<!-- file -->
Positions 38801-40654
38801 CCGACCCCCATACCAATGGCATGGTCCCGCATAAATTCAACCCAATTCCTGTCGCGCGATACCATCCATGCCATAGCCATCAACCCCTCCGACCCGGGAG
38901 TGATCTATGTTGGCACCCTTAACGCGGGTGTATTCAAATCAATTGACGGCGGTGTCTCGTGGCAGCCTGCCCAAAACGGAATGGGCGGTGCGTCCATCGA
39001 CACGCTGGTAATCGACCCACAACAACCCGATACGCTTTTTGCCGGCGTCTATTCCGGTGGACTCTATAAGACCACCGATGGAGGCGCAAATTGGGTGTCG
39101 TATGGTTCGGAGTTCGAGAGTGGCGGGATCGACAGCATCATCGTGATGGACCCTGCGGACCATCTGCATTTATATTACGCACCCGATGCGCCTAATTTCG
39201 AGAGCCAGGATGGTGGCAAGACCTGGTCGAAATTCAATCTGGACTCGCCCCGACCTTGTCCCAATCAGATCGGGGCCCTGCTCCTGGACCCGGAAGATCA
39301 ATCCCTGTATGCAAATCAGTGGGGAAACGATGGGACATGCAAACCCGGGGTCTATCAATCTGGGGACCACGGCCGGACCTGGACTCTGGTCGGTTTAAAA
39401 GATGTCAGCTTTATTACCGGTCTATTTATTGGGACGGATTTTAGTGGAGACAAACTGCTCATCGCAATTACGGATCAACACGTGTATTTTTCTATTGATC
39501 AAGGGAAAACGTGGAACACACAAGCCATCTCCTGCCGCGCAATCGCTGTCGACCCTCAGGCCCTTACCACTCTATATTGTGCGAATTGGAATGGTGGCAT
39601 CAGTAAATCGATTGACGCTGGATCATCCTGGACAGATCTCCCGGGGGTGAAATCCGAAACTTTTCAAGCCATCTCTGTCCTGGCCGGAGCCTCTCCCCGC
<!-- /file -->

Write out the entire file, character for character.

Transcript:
Positions 38801-40654
38801 CCGACCCCCATACCAATGGCATGGTCCCGCATAAATTCAACCCAATTCCTGTCGCGCGATACCATCCATGCCATAGCCATCAACCCCTCCGACCCGGGAG
38901 TGATCTATGTTGGCACCCTTAACGCGGGTGTATTCAAATCAATTGACGGCGGTGTCTCGTGGCAGCCTGCCCAAAACGGAATGGGCGGTGCGTCCATCGA
39001 CACGCTGGTAATCGACCCACAACAACCCGATACGCTTTTTGCCGGCGTCTATTCCGGTGGACTCTATAAGACCACCGATGGAGGCGCAAATTGGGTGTCG
39101 TATGGTTCGGAGTTCGAGAGTGGCGGGATCGACAGCATCATCGTGATGGACCCTGCGGACCATCTGCATTTATATTACGCACCCGATGCGCCTAATTTCG
39201 AGAGCCAGGATGGTGGCAAGACCTGGTCGAAATTCAATCTGGACTCGCCCCGACCTTGTCCCAATCAGATCGGGGCCCTGCTCCTGGACCCGGAAGATCA
39301 ATCCCTGTATGCAAATCAGTGGGGAAACGATGGGACATGCAAACCCGGGGTCTATCAATCTGGGGACCACGGCCGGACCTGGACTCTGGTCGGTTTAAAA
39401 GATGTCAGCTTTATTACCGGTCTATTTATTGGGACGGATTTTAGTGGAGACAAACTGCTCATCGCAATTACGGATCAACACGTGTATTTTTCTATTGATC
39501 AAGGGAAAACGTGGAACACACAAGCCATCTCCTGCCGCGCAATCGCTGTCGACCCTCAGGCCCTTACCACTCTATATTGTGCGAATTGGAATGGTGGCAT
39601 CAGTAAATCGATTGACGCTGGATCATCCTGGACAGATCTCCCGGGGGTGAAATCCGAAACTTTTCAAGCCATCTCTGTCCTGGCCGGAGCCTCTCCCCGC